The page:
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Microtexture emulation

PostPosted: Mon Oct 22, 2018 5:10 pm
by Ian
This one is for Harry, since I am just building upon the great work he did :)

Sometimes obscure documents can really help us in emulation. Here is one that has some specs about the real3d pro-1000. ... 3dspec.txt

allows two different texture patterns to be added together and placed
on any surface. The microtexture pattern will emerge as the viewpoint
moves closer to the textured surface. Microtexture is a user-defined

Microtexture was something we weren't sure was used or even existed on the model3. Until one day someone made this screenshot comparison with the real hardware.


Okay clearly a large difference. Digging around in the texture memory we found the missing texture that is blended with the road surface.


Microtextures today would be described as a type of multitexturing.

A small history lesson :)

Back in the early days of computer gfx quake was a pretty popular game. Quake had lightmaps, which was actually a type of precalculated radiosity. Basically bounce some light around a level and catch the output in some textures (or lightmaps). It's actually a very accurate way of doing lighting, but lightmaps were generally pretty low resolution which didn't really work for hard shadows. Lightmaps looked something like this


Modulate with textures

The hardware at the time, the 3dfx voodoo1 only had 1 texture unit. It could only draw a poly with 1 texture at a time. In order to draw levels with lightmaps (which require 2), it would have to draw the entire world twice. First pass would be the lightmap pass, where it would draw only the brightness textures. Then in the next pass it would draw only the normal textures, and set the appropriate blending mode to mix them together. Obviously this was pretty expensive drawing everything twice.

The voodoo2 had two texture units, so could draw the entire world in a single pass. First texture unit would read the lightmaps, and the 2nd the textures. So by having a 2nd texture unit you could almost double the fps with the same speed hardware.

Anyway, back to the real3d. The real3d has two separate memory banks for texture memory. Both texture banks were 4meg each (probably split between more chips). Each texture memory bank on the model3 is actually laid out like a giant texture with a resolution of 2048x1024, with the mipmaps living in the lower right portion. Knowing how the physical hardware was laid out helped with the logic to work out how to use the micro textures. On the real3d there are no texture coordinates for the microtextures. They live at fixed memory locations in memory, and share texture coordinates with the base texture, just with a scale set to make them repeat X times over the surface. If a base texture was referenced on unit 1, the microtexture would always come from unit 2, and vice versa. It could never read the microtexture and the base texture from the same memory bank.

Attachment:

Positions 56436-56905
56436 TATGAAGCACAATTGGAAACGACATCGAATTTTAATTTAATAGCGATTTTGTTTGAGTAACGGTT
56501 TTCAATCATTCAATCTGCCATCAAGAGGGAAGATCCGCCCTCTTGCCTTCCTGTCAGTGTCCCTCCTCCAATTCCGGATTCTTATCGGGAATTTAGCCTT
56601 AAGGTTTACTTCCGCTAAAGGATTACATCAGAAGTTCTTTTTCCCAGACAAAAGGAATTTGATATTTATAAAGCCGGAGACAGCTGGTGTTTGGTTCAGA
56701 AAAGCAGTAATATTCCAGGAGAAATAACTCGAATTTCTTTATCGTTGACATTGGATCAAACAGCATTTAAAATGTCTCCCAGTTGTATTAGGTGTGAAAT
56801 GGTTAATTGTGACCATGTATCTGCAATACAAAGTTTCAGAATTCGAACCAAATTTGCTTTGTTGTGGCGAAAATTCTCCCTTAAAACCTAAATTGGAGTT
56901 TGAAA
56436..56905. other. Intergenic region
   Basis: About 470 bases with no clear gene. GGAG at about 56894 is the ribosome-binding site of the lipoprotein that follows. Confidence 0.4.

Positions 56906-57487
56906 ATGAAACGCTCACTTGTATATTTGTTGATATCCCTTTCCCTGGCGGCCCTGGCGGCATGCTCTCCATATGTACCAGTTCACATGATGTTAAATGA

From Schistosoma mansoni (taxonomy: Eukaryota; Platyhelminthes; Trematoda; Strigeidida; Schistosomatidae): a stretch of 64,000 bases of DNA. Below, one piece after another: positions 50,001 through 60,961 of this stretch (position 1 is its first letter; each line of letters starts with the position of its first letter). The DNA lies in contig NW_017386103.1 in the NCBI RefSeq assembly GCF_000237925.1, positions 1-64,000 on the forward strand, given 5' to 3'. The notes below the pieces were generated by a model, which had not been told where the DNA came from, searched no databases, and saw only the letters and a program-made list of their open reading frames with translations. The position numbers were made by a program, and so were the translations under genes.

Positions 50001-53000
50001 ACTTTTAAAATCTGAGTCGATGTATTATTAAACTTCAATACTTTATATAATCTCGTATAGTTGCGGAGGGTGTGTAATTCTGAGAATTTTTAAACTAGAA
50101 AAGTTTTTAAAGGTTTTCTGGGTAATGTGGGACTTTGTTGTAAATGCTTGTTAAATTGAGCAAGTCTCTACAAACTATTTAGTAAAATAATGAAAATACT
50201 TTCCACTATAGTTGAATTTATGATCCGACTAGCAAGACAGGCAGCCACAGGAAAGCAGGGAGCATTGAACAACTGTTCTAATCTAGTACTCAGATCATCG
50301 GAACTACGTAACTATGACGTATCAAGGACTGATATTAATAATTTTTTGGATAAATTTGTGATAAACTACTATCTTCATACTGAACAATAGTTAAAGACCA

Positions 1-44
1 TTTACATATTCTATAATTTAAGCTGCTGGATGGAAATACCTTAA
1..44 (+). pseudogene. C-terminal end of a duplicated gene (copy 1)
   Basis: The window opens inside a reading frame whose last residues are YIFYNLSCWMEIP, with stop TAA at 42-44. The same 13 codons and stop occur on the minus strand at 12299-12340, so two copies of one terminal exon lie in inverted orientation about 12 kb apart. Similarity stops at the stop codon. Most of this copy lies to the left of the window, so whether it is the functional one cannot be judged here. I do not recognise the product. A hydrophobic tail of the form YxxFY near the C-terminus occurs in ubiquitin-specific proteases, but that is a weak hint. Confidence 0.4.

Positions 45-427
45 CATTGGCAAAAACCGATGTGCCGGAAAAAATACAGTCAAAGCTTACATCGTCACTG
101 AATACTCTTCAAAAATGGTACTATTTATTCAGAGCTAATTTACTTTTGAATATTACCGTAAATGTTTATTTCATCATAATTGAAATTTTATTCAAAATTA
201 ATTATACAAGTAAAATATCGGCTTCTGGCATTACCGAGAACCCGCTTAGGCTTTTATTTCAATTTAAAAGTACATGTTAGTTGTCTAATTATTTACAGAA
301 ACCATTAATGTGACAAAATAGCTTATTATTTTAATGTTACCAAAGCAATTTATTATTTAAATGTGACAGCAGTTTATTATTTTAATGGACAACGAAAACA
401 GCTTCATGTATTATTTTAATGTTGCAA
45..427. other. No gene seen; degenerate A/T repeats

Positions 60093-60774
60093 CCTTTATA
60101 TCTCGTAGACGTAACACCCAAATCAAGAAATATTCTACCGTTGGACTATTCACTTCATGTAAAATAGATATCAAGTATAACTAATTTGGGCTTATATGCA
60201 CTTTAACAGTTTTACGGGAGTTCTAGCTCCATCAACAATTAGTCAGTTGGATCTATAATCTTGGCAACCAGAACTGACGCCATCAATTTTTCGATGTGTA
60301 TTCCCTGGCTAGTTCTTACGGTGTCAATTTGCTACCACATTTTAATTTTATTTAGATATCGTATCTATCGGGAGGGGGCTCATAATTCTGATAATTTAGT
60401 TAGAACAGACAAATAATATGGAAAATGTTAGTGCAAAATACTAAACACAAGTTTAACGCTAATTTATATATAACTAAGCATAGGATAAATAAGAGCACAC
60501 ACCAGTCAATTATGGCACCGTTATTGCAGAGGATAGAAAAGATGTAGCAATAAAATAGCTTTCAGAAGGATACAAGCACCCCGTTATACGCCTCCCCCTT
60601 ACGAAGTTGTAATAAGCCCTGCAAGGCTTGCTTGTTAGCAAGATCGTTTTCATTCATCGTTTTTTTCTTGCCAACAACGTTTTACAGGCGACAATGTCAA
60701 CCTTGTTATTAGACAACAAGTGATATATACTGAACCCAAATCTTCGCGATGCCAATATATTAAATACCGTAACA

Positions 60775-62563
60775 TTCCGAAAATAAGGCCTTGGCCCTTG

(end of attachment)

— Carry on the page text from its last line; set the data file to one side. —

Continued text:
Texture memory on the model3 looks something like this :) Top half is one unit, bottom half is another unit. It's easier to see the mipmaps in the 2nd half because there are less textures.


Anyway the final result looked like this

Near perfect match to the arcade.

Then someone pointed out the flags on LA machine guns at the start looked kinda funny after adding microtexture emulation

The flag is being mixed with this texture.

Are the flags supposed to look like that? For a lot of games, only hilariously poor quality videos exist on youtube. Recorded in 240p from a CRT, etc, making actual confirmation very hard if not impossible. I did manage to find this though ..


Clearly very different to what we have. No microtextures here.

The real3d supports 0,4,8 microtextures. And they are all 128x128 pixels. Looking at the texture memory, it's clear the game isn't uploading any microtextures at all, because theres no set of textures that match that format at all. Yet the flag polygon has this attribute set. So why is the hardware not drawing them?

Some time ago Harry suggested that the microtextures were being faded out as a function of distance (or more accurately) LOD mipmap / blended out. He gave this screenshot

Naturally I was somewhat skeptical. Could it just be a video compression artifact? Hard to tell. Then later on we found this ..


Proper potato quality video, but enough to actually confirm this effect was real. Reading that description again from the text document

The microtexture pattern will emerge as the viewpoint moves closer

I originally just assumed that, that meant they would become clearer as it moved closer, since lower resolution mipmaps would remove the pattern entirely as the resolution of the textures decreases. But apparently they were actually faded out completely.

Anyway correctly (or as close as I can guess how it works) fading out the microtextures


Also fixes the flags in LA machineguns :)

Re: Microtexture emulation

PostPosted: Mon Oct 22, 2018 6:46 pm
by YoYo09
finally :D
great work, thank you Ian

Re: Microtexture emulation

PostPosted: Tue Oct 23, 2018 9:10 am
by scd
isnt it suppose to look better without this kind of effect? (as far as i remember the emu use trilinear filtering to give a better quality). just wondering...

Re: Microtexture emulation

PostPosted: Tue Oct 23, 2018 9:57 pm
by theboy181
another GREAT read, and awesome work!